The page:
A century of freedom in the bush

The Victoria University of Wellington Tramping Club (VUWTC) has evolved significantly over the past 100 years, but its core values—and its "dreadfully debauched" parties in the bush—haven’t changed a bit.

Four members of the tramping club stand looking at the camera during a tramp in the bush.
Tramping Club, Lake Rotoiti, Christmas, 1936. From the Victoria University Tramping Club archives (item 61) held at the J.C. Beaglehole Room.

The Club, which marks its centenary this year, is celebrating the occasion with a dinner at the Hunter Lounge (subject to alert levels) on Saturday 16 October. All VUWTC members, past and present, are invited to attend the evening. Ben Carpenter, President of the Club, says it will be an opportunity to reminisce, reunite with old friends, and meet members from different generations of the Club’s history.

“It’s a great chance for anyone who’s ever been a part of the Club to come along, have a yarn, and just celebrate our history and everything we’ve achieved over the years.”

One of the attendees will be Pedro Radcliffe, who was active in the Club from 1965 to 1967. He says his fellow members were a daring group of students who found freedom and independence in the bush.

“The Vietnam War was humming along at that time, and there was an enormous amount of student rebellion on campuses all around the country. There was a lot of rebellion against adults, and their expectations in particular. A lot of free expression was let out by going tramping.”

A key part of that expression was the social aspect, which has been a driving force in the Club throughout its history. In Pedro’s day, the weekend trips in the Tararuas were the first chance many members had to mix freely with the opposite gender.

“A lot of guys had been to boy’s schools, and girls had gone to girl’s schools. There was, to begin with, a fair amount of embarrassment. We weren’t nearly as world-wise as the young seem to be today.

“I remember one particular trip—it was a dreadfully debauched and depraved weekend. The guys would drink all kinds of booze, and sing revoltingly dirty songs.”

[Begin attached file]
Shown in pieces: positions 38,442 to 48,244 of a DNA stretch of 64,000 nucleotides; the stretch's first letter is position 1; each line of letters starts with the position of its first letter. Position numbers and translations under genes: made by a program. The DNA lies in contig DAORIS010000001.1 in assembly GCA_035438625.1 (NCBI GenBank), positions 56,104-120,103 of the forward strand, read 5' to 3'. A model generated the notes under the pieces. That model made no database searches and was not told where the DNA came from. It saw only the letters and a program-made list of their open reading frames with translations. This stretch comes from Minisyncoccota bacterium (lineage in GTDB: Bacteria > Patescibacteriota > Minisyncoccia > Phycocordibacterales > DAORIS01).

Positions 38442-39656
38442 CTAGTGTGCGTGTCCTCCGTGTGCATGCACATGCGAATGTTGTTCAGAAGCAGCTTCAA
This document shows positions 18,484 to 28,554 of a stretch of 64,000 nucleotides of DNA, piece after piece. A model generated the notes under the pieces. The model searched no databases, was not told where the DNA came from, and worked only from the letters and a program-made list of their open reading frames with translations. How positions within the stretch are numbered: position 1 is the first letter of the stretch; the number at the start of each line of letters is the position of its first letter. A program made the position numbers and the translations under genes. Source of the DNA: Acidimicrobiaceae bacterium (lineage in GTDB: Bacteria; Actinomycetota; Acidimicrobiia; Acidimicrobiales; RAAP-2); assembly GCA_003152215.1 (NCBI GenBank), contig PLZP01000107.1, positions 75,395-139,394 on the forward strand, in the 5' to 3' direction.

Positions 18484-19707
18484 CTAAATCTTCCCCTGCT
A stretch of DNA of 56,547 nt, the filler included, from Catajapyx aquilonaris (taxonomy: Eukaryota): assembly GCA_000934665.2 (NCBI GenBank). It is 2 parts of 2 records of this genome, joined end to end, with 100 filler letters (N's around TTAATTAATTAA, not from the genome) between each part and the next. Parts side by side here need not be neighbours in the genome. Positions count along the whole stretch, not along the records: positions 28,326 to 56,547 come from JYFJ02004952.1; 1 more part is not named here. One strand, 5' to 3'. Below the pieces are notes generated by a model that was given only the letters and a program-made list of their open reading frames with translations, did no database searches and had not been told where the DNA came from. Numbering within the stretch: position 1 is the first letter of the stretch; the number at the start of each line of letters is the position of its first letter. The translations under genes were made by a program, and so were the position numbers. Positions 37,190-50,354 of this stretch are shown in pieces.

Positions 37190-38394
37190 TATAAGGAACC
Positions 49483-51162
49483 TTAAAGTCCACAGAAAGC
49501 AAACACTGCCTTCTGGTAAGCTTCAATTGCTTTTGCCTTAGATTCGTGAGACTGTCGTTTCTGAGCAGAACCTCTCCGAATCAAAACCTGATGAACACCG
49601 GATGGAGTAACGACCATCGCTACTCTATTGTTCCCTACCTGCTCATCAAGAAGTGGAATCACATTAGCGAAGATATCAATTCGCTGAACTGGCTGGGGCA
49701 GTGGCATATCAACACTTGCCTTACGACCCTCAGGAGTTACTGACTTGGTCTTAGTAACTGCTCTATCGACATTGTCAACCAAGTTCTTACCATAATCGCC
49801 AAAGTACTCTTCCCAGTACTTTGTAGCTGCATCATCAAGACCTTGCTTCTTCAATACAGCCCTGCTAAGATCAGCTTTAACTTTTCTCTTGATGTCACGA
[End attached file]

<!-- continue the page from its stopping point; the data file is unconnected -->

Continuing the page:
A club trip today involves carefully divvied up food and gear, trip plans left with families and friends back home, and meticulous safety precautions. Pedro recalls a slightly different approach to organisation and safety.

“We didn’t have a lot of dough, and we didn’t have a lot of transport. We used to hitchhike a lot to get to places.

“There were several student flats that were often the scene of organisation for more trips. It was a world before cell phones. A lot of the time you’d just make a verbal arrangement with someone, with nothing written down—we would decide to meet here at this time, and whoever wanted to come would come.”

Very few students could afford proper gear, Pedro recalls, and making do with whatever you had was standard.

“We would wear scungy old leather boots which were made for farmers to milk cows in. Quite a few guys would wear their old woollen school jerseys. If you were lucky you had a good canvas pack with a proper frame on it.

“Rather than the canvas gaiters you see these days, we had these old long woollen strips called puttees leftover from the war that you’d wind round and round your lower leg and fasten with tape.”

Things have changed noticeably since then, but the Club’s three key areas of focus—outdoor education, conservation, and social connection—remain the same, according to Ben.

What also remains the same is the importance of the Club’s infamous annual social events—and both Ben and Pedro agree that ‘Freshers’, in which first-years are introduced to tramping over the course of a weekend, is the most important event of all.

“Freshers is a great environment for people to get that first taste of what the club is about,” Ben says. “We have people come along who have never walked in the bush or slept in a tent, or who struggle to get into a sleeping bag. A lot of people love it and come back.”

Pedro agrees. “Many people I know got the tramping bug on those trips and never let it go.”

Pedro says the skills he learnt during his time with the Club, and the character-building experiences he had, have stayed with him throughout his life.

“I think the resilience and self-reliance we developed on those trips—particularly the long trips—were a very good thing that carried us through for the rest of our lives.”

More information about the Club’s centenary celebrations and the dinner is available online. For more about the Club’s history, take a look at the resources found on the Club’s website.